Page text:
The great Summer Triangle will take you places

When you’re trying to make the stars your old friends and getting to know your way around the constellations you need all the help you can get. Asterisms can be wonderful tools to get the job done. Asterisms are large and obvious formations of stars that are very easy to find. They are not counted among the official constellations in the night sky, but they’re a heck of a lot easier to find because they’re all made up of bright stars and jump right out at you. They can be either part of a constellation or made up from several constellations.

One example of an asterism is the Big Dipper, now hanging by its handle in the northwestern sky. The Dipper makes up the rear end and tail of the constellation Ursa Major, the Latin name for the Big Bear. Its stars are by far the brightest members of Ursa Major and can be seen even in light polluted skies. The Big Dipper is the first step to seeing the rest of the Big Bear. It also acts as a nice pointer to other constellations. For instance, if you extend the curve or arc of the Big Dipper’s handle beyond the end of the handle with your mind’s eye you’ll run right into Arcturus, the brightest star in the summer evening sky, shining proudly in the high western sky. Arcturus is also the brightest star in the constellation Bootes the Hunting Farmer.

The best asterism of summer is aptly named the Summer Triangle, and it’s one of the biggest asterisms in the sky. Face yourself toward the evening eastern Marshall sky and look up for the three brightest stars you can see. That’s it! Those three stars are at the corners of the Summer Triangle. Each of the stars is the brightest in its own constellation, so straight away you have a way of locating three different constellations.

The brightest and highest star in the Summer Triangle is Vega. It’s the second brightest star in the summer evening sky and also an historic star. In the early ’80s it was discovered that Vega has a “dusty” ring around it, which was thought to be the start of a developing solar system. Vega with a planet system around it was featured in the movie “Contact” starring Jodie Foster.

Vega is 26 light-years away from Earth, with one light year equaling nearly 6 trillion miles. A light-year is defined as the distance light travels in a year’s time. That means the light we see from Vega tonight left that luminary when Bill Clinton was our President in 1993.

As bright as Vega is, it’s the brightest star in the puny little constellation Lyra the Lyre (pronounced liar, honestly!). A lyre is a type of small harp. I’m not sure how the constellation is supposed to look like a harp. Vega and a small parallelogram of fainter stars to the lower right it is all there to Lyra.

The next brightest star you see to the lower left of Vega is Deneb on the lower left corner of the Summer Triangle. Deneb is the brightest star in the constellation Cygnus the Swan. Within the swan is a small asterism called the Northern Cross, because it really looks like a sideways orientated cross with Deneb at the top of the cross. To make it into a swan, make Deneb the tail of the Swan and the star Albireo at the foot of the cross the head of the big heavenly bird. Then extend both ends of the crosspiece of the cross to make a curved wingspan and there you have Cygnus the Swan on the wing.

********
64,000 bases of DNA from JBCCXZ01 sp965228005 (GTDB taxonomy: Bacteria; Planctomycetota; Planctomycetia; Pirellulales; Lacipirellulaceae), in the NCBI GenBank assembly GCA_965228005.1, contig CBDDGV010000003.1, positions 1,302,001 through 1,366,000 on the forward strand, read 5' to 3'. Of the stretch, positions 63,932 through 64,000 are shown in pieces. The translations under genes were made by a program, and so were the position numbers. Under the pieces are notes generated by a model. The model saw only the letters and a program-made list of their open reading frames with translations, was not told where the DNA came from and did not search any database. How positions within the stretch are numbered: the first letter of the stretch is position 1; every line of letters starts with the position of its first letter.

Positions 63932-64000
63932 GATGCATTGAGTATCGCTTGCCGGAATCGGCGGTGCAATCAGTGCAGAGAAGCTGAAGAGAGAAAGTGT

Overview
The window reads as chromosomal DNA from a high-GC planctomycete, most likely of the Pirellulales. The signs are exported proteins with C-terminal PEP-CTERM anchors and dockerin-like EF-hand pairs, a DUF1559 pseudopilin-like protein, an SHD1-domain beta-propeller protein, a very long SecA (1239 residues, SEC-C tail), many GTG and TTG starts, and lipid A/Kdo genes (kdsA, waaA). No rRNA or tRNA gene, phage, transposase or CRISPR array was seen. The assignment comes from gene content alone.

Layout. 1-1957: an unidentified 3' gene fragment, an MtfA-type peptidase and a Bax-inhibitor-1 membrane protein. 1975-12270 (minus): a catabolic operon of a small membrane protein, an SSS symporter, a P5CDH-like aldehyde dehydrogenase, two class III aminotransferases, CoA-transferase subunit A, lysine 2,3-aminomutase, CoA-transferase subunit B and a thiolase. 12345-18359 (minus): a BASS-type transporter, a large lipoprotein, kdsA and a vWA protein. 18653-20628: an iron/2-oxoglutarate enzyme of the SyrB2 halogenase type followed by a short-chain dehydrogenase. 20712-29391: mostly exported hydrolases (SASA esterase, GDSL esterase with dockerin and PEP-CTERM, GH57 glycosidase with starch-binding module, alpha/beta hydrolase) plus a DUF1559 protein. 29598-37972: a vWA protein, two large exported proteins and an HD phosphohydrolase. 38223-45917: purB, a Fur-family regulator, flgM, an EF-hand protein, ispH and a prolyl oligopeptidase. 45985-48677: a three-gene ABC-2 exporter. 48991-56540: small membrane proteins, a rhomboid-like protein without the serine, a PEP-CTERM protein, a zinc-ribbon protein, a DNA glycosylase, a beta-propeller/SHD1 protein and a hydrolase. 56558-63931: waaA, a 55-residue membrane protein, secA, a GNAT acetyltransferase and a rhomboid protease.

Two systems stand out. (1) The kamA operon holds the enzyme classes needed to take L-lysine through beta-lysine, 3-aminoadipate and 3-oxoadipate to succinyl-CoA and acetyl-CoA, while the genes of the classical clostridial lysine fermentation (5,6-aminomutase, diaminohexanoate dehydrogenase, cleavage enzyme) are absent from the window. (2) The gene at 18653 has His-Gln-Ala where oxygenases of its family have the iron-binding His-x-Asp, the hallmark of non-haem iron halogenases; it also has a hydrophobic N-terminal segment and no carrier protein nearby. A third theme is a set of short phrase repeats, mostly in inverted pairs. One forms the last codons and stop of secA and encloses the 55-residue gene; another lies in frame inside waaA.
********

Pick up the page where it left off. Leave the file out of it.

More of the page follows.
Deneb may be the faintest of the Summer Triangle stars, but that’s only because it’s so far, far away, to the tune of 1,500 light-years away! It’s actually a humongous star that could be over 175,000 million miles in diameter. Our own sun isn’t even a million miles in girth! The light we see from Deneb tonight left that star in 500 A.D., way before Twitter and Facebook.

By the way, the star Albireo at the foot of the Northern Cross, or the head of the Swan, is the best double star in the sky. Even with a small telescope the seemingly mundane star is revealed as a gorgeous colorful pair about 400 light-years away. One star is a pale orange and the other is a very distinct blue. Don’t miss it!

The star on the lower right hand corner of the Summer Triangle is Altair, the brightest star in the constellation Aquila the headless eagle. Altair and four other stars make up a large vertical diamond that outlines the wingspan of the eagle. Altair is the closest to us of the Summer Triangle stars at just a little over 16 light years away. What’s really unusual about Altair is that it rotates once on its axis in only 10 hours. It takes our sun about a month to accomplish the same thing. Because of that Altair is a lot wider at its equator than its poles. You can’t tell by looking at it, even with a large backyard telescope, but it looks like a star that really needs to go on a diet!

There you have it, the Summer Triangle. It covers a large chunk of the summer sky, and along with helping you find the three constellations within it you can also use it to easily find nearby constellations like Hercules the Hero, Draco the Dragon, Delphinus the Dolphin, and many more. Don’t go stargazing this time of year without it!

Mike Lynch is an amateur astronomer and professional broadcast meteorologist for WCCO Radio in Minneapolis/St. Paul. He is also the author of “Stars: a Month by Month Tour of the Constellations,” published by Adventure Publications and available at bookstores and at adventurepublications.net.

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